California has one of the nation's higher official poverty rates but a new Census Bureau report indicates that it is fractionally inflated by college students who have low personal incomes.
The Census Bureau made the calculations, it says, because of "numerous telephone inquiries" about whether the presence of large numbers of students had a major impact on poverty rates, which are used for a variety of federal government programs and which also affect a community's image for business development purposes.
The state's official poverty rate during the 2009-11 period was 15.5 percent, a bit higher than the national rate, but when low-income college students not living at home are taken out of the equation, the state's poverty rate declines to 14.9 percent, the Census Bureau calculated. It estimated that 47 percent of California college students not living at home met the qualification for poverty because of their low incomes.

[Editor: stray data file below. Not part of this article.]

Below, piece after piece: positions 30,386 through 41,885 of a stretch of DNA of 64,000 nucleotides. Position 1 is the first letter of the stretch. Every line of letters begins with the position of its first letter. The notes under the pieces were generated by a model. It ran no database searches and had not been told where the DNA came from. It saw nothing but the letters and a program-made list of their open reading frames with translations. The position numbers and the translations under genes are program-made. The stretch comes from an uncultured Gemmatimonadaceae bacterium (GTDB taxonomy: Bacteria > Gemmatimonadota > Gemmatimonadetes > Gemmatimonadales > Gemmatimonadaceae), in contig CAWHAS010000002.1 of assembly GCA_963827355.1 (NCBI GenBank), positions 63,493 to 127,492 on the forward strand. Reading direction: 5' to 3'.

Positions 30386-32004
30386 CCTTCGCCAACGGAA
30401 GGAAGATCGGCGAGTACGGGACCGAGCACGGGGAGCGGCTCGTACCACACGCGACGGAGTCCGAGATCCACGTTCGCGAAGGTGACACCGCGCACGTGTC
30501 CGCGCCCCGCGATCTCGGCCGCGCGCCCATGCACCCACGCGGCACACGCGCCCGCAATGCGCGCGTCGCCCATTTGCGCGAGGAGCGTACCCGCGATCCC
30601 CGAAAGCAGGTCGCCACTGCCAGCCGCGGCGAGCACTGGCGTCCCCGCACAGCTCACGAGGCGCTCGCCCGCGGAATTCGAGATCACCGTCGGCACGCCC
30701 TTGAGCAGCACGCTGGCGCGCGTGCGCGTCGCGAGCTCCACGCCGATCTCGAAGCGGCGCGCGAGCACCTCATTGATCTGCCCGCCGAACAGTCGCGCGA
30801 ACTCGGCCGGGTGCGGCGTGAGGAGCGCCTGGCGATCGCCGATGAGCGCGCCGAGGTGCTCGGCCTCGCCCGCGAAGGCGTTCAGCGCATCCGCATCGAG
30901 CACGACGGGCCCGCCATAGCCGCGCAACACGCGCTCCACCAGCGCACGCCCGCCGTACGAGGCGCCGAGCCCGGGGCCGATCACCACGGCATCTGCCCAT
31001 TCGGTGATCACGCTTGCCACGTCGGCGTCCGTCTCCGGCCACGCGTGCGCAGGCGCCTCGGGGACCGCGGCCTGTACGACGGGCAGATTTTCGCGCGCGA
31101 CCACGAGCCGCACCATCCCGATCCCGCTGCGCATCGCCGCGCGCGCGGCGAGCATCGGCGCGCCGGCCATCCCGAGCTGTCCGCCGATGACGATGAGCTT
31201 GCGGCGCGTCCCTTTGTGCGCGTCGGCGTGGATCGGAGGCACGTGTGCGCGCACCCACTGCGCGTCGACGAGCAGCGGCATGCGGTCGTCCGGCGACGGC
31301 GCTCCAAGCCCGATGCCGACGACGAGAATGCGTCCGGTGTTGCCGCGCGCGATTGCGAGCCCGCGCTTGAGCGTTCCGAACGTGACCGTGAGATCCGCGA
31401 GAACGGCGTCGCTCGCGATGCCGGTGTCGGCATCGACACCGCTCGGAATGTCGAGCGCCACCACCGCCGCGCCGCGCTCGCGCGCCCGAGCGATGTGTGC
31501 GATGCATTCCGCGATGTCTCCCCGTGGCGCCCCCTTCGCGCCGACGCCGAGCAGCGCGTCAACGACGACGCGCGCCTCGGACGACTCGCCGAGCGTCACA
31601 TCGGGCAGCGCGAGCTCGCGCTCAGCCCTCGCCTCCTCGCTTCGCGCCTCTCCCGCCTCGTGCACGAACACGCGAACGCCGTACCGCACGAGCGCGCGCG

The recalculations were only on the official poverty rate. The Census Bureau is testing an alternative method of calculating poverty, which includes the cost of living, that would give California the nation's highest poverty rate.